When I was first given the opportunity to review Tails of Iron, my first thought was that it would be a simple, quick, cute hack and slash game with an artistic storybook feel. I was so wrong. This game has given me enough to write about and I truly recommend it to anyone who likes hack and slash, RPGs, and souls-like games as well as adult, dark story and atmosphere. Odd Bug Studio…bravo!
The most cliché of stories is given a unique interpretation and life with its storybook-esque art style and anthropomorphic animals. As childlike as it may seem, it is far from it. This is no fairytale! Players follow the experiences of Redgie, prince of the rats as he is well on his way to prove himself worthy to sit next on the throne of his kingdom. Unfortunately, he and his city were attacked by a long warring Frog Clan and their leader Greenwart. Watching the violence felt like an episode of Game of Thrones. The action does not shy away from the blood, guts, and graphic display of medieval war. I was absolutely shocked and entertained with how real it all felt to me given the way the art and characters are presented, then BAM, Red Wedding.
The story is complementary to the gameplay. Sword fighting mechanics are slow, methodical, and decisive. Redgie battles frogs, bugs, and even zombies. It’s not a large variety of creatures but many have their own styles of combat. Some frog soldiers carry spears, while others use bows and arrows, axes, or swords. Bugs will sometimes burrow beneath you and strike from underground while others shoot projectiles or rush towards you in a flash. Redgie can use a variety of techniques to gain the upper hand. Players must pay attention to enemy/boss attacks and patterns very well to precisely dodge-roll, block, or parry them. Hit the block button at just the right time to stagger them, leaving them open to attack or to counter their special moves.
There are some, however, that are unblockable and cause massive damage, so rolling away or past them helps. For example, many bosses have an AOE attack that can really hurt and stagger Redgie. The fighting is very challenging, especially with the boss battles which gives it the element of a souls-like without losing all your gear or currency. Save points are also generous. Your health bar does deplete fast when hit so players still need to be wary of the fight. There’s even an Estus flask-style health system where Redgie carries a bottle that can be refillable and used multiple times throughout his journey between save points.
Mastering all of these techniques and enemy patterns can be overwhelming once the difficulty curve spikes after receiving your bow and arrows. You don’t just fight one enemy at a time and as many do in Dark Souls, you cannot pull one at a time. Each area will have you battle 2-4 enemies at once before it allows you to progress further. Players must juggle between dodging an archer while battling a big axe wielder, so choosing who to take out first is key. Keeping track of your own stats is important to survival. Yes, this rat has stats! Players must balance between the weight of a weapon or armor piece versus its damage output or reduction. The heavier Redgie is, the slower he is to dodge but he can take more damage. The heavier his weapon, the slower his attacks swing but they hit harder.
Some armor also allows for specific damage reduction/resistance from enemies such as frog or grub resistance. These are important factors to consider when fighting specific bosses that are giving you trouble. Bloki Magu for example was a pain to deal with during the first few attempts at this boss battle. Once I equipped a high resistance armor for frogs, he dealt much less damage which allowed me a fighting chance to learn his moves and execute his green arse. The armor sets are designed very well and give a great medieval aesthetic to them as well as the weapons. I do wish the bow had a better aim assist on since sometimes when I think I got a clear and close shot, it missed horribly. It is, however, something to adjust to. You can raise stats as well once you save your brother, the cook, by giving him certain ingredients to make delicious dishes to eat.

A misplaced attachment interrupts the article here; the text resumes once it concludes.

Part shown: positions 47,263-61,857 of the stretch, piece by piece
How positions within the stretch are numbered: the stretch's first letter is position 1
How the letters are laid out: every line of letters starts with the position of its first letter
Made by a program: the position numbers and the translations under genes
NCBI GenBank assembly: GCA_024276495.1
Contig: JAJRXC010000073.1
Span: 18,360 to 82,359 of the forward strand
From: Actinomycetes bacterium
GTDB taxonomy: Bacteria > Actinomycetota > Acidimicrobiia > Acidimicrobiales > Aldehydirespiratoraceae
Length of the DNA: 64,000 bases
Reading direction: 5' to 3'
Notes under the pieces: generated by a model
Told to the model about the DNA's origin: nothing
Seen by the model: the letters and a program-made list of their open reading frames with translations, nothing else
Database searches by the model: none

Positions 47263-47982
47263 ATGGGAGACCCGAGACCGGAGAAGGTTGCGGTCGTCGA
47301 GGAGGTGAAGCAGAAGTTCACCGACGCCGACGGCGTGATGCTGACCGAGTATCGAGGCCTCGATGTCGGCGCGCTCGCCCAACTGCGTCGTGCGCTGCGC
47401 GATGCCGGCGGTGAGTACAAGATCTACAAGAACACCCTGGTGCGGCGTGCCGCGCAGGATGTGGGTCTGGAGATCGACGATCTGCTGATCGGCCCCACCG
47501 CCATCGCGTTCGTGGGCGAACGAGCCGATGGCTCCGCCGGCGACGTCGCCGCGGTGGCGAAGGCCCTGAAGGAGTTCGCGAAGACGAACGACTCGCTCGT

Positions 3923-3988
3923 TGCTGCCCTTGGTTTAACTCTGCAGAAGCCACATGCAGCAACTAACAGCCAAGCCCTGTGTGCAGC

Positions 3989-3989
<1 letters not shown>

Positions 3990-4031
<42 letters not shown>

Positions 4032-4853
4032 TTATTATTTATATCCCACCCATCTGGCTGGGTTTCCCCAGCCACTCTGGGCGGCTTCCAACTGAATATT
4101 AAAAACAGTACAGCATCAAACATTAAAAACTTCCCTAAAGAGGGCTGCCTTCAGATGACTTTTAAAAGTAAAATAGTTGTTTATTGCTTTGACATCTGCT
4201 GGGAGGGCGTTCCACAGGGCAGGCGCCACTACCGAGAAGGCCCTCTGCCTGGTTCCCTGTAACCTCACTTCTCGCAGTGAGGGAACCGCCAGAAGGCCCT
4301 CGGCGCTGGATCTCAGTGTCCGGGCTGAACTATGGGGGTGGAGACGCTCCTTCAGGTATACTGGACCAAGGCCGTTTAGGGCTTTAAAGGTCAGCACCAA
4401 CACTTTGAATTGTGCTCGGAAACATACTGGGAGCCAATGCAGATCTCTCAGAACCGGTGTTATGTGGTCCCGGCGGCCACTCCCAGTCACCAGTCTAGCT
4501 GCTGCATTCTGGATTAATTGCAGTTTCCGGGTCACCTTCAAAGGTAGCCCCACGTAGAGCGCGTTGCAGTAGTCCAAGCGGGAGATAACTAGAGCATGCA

All the seriousness aside, there is a fantasy/whimsical side of it all. The narrator is with players every step of the way as if he were reading a storybook to you. If anyone notices the raspy deep voice, it is none other than legendary voice actor Doug Cockle, the voice of Geralt of Rivia from The Witcher series. His skills give an epic atmosphere to the events unfolding through Redgies journey. The rest of the “cast” however can be a bit irritating. None of the main or NPC characters have a voice. Dialogue is shown as a message bubble with images while the character talks by making flute or recorder noises that tend to be annoying very quickly. I would have just settled for The Sims-like blabber or even some subtle humming. I get that it was meant to convey a bit of light-heartedness to the characters, but I couldn’t get past the noise.
Honestly, this is my one and only complaint in a sea of pure joy and entertainment. Tails of Iron gives such a great classic story with a fantasy setting, great combat, and challenging gameplay. This is one of those games where bosses are difficult and you may have to take a break for a few hours, but that urge is always there to come back and finish the job. Beating each boss makes you feel accomplished and upgrading/building your armor gives a great sense of progression. Even though this game could be completed in about 10-15 hours, I truly would not mind paying a full price tag for this hidden gem. It has a lot to offer, full of potential, and I would love to support future Odd Bug Studio games!
This review was written based on a digital review copy of Tails of Iron for the PS5 provided by Odd Bug Studio.